National Association of Manufacturers Volunteers 10% Energy Efficiency Boost
Officials of The National Association of Manufacturers, or "NAM" have apparently met with USEPA Administrator Johnson and as a result have agreed to "try to" reduce energy use in the industrial sector by 10 percent or more. We don't know if what was agreed to was verbal and sealed by executive handshake; or if the agreement is documented; nor do we know if individual NAM members are, by reference, all supporting a 10%+ energy efficiency improvement goal.
However, the memorandum of understanding between the U.S. Environmental Protection Agency and the National Association of Manufacturers sets no deadlines for reaching that goal, nor does it set any penalties for failure to do so.On cue and as expected, the featured on item on the NAM website is "NAM and ACCF Unveil New Study Highlighting the National and 50-State Economic Impacts of the Lieberman-Warner Climate Change Bill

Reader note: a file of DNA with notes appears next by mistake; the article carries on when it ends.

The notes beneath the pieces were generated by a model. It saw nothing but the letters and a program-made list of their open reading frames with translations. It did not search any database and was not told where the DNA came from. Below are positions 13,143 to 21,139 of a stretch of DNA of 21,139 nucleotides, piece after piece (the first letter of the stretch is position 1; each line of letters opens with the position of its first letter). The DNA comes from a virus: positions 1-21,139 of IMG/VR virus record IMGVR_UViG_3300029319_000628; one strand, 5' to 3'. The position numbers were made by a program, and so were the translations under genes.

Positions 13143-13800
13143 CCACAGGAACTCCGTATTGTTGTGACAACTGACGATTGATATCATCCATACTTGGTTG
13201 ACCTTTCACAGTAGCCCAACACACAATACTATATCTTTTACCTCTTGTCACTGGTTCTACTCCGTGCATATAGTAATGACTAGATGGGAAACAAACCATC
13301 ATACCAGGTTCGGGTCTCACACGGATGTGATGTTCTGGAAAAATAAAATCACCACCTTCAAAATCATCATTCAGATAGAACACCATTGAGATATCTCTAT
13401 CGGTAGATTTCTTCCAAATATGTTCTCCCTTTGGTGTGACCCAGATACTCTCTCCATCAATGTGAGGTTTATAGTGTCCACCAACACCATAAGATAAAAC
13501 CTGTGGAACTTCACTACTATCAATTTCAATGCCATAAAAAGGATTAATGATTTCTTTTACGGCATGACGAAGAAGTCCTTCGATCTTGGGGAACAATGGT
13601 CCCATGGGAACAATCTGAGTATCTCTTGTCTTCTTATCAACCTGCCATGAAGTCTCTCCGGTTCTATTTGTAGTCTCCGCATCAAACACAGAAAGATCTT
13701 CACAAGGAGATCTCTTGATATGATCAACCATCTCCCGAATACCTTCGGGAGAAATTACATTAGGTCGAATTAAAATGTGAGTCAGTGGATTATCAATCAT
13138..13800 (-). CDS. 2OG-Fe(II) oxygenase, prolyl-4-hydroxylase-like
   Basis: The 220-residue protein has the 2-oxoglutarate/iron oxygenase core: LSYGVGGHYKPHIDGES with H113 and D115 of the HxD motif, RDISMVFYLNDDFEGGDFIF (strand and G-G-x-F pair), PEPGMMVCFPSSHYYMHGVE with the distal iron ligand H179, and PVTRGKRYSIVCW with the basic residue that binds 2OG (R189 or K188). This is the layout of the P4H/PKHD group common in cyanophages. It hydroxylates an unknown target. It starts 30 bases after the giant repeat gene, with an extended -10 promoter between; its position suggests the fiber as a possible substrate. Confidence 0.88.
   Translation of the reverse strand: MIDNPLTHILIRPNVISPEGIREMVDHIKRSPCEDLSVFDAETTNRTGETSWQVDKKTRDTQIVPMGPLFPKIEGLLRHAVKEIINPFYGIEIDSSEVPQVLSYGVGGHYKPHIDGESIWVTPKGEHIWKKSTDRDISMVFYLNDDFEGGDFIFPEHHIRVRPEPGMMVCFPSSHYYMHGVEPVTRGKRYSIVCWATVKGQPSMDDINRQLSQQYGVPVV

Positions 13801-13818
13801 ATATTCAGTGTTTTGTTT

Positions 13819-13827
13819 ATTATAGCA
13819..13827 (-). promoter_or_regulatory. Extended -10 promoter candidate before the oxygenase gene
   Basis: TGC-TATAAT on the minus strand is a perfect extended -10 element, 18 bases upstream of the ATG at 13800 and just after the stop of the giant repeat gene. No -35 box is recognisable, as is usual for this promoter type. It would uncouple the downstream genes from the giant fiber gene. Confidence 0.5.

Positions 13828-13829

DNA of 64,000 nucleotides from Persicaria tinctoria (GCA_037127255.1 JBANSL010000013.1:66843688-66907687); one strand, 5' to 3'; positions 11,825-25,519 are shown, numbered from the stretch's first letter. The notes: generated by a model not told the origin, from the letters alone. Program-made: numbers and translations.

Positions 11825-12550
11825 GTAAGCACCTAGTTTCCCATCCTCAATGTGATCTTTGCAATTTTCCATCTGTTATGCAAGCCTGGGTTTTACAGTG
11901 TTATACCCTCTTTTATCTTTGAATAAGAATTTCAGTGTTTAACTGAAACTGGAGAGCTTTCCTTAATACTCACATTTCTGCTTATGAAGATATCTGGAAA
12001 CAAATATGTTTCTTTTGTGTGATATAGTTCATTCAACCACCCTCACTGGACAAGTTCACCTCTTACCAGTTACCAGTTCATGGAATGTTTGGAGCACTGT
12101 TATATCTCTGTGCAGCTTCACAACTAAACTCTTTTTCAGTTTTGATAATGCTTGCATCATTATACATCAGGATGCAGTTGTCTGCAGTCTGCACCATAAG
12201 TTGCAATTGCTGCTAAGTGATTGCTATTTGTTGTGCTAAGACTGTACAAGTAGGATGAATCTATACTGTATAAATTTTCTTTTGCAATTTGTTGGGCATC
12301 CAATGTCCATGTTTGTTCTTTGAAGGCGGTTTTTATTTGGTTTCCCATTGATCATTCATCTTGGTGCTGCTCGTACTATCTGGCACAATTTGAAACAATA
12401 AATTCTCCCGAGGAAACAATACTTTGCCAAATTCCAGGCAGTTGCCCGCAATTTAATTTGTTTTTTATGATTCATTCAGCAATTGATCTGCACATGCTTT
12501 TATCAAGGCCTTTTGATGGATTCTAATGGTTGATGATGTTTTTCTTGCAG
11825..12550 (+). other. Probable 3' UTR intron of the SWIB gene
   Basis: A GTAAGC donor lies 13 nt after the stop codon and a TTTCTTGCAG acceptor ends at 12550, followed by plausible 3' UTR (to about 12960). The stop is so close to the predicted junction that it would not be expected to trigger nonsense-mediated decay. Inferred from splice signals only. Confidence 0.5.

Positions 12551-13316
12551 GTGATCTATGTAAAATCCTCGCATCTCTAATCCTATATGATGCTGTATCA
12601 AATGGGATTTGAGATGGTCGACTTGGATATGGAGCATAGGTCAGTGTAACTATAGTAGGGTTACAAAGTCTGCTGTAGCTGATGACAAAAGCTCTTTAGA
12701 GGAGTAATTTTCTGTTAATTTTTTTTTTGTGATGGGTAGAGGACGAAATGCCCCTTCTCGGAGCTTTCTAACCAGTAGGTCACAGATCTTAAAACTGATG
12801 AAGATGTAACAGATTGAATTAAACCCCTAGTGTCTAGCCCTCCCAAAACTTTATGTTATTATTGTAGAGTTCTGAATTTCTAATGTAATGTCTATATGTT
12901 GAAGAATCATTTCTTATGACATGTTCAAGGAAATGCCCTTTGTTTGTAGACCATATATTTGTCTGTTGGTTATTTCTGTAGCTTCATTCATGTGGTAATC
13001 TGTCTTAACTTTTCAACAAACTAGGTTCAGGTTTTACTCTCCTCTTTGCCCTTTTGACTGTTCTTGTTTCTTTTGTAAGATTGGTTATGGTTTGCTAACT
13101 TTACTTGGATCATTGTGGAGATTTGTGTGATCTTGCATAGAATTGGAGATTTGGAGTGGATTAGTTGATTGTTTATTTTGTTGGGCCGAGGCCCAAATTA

Still, it is the first-ever such agreement between the EPA and the nation's oldest and largest industrial trade association, EPA officials said. The industrial sector uses one-third of the energy consumed each year in the United States and is responsible for nearly that percentage of carbon dioxide emissions.
See...cap and trade regulations aren't needed. 'Nothing to see here Congress:...move along."Looks like the very same economic impact study being cited by the AstroTurf coal front, which we wrote about in: "American Council for Capital Formation: Panzer Attack On Cap & Trade Bill."
That would be the economic impact study done by a major US Government contractor, SAIC. Sweet.